A: Well, my dad, and my mom to a certain extent, in the sense that I was raised from day one, to always be “the somebody.” We've all sat in these meetings around the table and it's like, "Somebody needs to fix this; I wish somebody would fix that." My whole family ethos has always been "Okay, if nobody else is going to go beyond identifying the problem to solve it, I will be that person."
And then, every person I would speak to about my experience, my vision - they inspired and encouraged me, validating they’d felt the same pains. I don’t consider myself a business owner; I’m a steward of a collective vision to create a digital solution to help people. The fact that there is a business wrapped around that is ancillary.
Q: How do you define success for yourself, both personally and professionally?
A: I feel that with Caregiven, I'm so able to define success, even though we're pre-product. When I talk about my company, there's that immediate personal connection that resonates, and that's where I feel the success lies. If I don't have to explain the pain that we're trying to solve, that it's understood, and that that person immediately is grateful that Caregiven is trying to create that product, that is success to me.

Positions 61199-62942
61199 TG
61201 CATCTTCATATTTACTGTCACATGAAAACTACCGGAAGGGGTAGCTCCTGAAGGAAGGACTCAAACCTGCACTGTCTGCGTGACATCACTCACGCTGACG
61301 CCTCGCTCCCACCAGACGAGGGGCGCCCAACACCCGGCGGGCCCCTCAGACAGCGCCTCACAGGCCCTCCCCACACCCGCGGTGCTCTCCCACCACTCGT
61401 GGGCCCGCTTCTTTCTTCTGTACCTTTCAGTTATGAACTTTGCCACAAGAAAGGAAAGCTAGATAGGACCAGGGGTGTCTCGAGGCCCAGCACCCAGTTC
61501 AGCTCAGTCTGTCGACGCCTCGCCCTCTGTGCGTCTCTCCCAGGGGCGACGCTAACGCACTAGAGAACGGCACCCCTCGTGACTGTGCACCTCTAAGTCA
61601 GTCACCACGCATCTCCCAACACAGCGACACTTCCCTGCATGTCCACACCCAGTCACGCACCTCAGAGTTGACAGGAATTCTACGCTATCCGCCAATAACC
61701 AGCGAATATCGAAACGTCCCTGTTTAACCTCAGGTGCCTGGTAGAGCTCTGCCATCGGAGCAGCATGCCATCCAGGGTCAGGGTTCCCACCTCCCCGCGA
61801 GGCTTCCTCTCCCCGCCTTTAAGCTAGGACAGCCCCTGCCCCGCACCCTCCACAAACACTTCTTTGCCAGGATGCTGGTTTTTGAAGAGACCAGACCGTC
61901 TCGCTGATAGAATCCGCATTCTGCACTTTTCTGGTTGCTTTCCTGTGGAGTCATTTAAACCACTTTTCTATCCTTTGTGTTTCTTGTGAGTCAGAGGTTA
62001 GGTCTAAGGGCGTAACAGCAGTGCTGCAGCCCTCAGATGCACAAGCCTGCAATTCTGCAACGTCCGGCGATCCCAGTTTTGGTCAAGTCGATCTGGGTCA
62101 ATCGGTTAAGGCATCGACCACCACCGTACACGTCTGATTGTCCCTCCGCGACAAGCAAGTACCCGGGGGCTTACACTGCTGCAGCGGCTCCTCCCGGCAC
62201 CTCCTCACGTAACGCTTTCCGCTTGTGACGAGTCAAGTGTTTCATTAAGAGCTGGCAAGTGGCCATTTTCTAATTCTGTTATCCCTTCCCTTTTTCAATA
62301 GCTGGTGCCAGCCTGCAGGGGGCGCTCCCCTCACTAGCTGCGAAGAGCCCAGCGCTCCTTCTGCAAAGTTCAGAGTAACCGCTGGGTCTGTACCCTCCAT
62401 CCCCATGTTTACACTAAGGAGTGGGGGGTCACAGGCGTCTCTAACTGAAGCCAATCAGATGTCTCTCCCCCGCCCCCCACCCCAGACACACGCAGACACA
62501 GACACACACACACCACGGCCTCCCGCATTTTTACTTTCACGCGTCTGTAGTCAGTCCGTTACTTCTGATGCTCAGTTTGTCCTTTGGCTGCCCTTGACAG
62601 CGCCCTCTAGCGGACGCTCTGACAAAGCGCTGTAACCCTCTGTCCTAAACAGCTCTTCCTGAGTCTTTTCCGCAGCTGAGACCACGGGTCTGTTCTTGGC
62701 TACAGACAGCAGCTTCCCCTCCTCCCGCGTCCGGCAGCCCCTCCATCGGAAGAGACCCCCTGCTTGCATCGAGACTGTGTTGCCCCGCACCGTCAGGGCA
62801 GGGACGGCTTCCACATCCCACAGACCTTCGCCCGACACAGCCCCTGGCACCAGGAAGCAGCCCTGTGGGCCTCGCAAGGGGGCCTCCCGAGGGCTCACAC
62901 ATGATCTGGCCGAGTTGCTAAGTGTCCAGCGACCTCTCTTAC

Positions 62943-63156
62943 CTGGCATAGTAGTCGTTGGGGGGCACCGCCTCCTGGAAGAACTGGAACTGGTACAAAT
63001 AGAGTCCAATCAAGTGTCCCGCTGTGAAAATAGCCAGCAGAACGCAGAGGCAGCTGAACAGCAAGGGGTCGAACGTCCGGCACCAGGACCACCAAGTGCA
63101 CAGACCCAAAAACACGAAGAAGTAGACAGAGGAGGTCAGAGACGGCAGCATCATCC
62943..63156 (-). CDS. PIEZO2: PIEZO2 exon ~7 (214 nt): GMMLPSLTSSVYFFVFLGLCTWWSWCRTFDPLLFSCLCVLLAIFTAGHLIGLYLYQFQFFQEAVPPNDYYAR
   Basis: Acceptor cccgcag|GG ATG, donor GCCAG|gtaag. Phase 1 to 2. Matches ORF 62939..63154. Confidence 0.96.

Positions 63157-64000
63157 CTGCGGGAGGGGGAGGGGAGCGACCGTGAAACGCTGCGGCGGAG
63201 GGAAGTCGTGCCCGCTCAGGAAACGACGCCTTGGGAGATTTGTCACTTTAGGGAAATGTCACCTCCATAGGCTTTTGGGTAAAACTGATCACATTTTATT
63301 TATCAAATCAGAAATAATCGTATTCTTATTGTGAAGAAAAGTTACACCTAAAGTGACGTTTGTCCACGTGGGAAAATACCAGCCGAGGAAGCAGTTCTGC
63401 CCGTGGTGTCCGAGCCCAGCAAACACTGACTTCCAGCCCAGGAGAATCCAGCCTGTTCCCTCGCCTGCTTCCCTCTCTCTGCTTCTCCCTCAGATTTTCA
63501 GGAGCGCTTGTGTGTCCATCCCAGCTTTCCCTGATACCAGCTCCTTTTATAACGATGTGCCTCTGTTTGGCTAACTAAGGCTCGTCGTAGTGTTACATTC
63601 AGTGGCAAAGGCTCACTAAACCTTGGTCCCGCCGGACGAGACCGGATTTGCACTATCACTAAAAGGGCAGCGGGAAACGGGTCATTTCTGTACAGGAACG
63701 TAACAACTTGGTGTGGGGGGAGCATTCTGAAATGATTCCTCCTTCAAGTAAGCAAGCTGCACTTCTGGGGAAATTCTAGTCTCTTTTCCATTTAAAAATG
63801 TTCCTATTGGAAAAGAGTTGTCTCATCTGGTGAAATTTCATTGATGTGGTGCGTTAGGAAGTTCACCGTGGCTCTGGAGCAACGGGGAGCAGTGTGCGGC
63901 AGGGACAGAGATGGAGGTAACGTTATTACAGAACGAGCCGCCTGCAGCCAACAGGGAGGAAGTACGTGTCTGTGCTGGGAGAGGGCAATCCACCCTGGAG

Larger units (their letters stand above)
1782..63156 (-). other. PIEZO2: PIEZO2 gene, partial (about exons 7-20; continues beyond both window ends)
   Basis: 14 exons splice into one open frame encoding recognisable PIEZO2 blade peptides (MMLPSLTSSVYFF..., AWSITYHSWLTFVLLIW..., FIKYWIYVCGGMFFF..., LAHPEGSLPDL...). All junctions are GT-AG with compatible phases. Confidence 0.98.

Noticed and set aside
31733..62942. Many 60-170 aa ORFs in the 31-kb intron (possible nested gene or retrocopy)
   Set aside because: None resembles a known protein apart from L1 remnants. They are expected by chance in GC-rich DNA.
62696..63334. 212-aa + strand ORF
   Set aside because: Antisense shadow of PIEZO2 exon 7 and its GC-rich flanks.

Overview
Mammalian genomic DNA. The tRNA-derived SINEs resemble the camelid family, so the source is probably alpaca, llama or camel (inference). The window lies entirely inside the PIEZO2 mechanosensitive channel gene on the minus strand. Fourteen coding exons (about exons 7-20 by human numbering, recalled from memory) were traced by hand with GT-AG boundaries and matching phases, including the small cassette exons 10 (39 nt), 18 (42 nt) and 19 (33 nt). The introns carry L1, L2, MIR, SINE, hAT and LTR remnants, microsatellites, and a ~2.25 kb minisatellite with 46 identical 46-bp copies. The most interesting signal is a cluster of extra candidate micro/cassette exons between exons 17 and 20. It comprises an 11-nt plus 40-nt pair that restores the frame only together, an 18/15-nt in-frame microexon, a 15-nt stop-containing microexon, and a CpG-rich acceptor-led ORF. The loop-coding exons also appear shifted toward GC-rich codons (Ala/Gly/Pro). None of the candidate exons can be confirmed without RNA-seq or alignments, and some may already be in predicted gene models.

I went through a strategic brand positioning, and that was one of the questions, "How will you know that you're successful?" I said that, "The true measurement of success will be when somebody refers Caregiven to me, not knowing that it's my company." Like when I'm on Facebook, and I say, "My uncle is sick, or my mom," and somebody says, "Oh, there's this great product," that will be the epitome of success. I don't want success or anything attributed to me, but to the work that we're doing.
So even in my personal life, I felt successful when my kids learned to tie their own shoes. It wasn't me teaching them, they achieved that milestone, and I was part of that journey that helped them grow and learn but it feels better when the success is someone else’s.
Q: What has been the most important skill that you have developed to be a good business owner?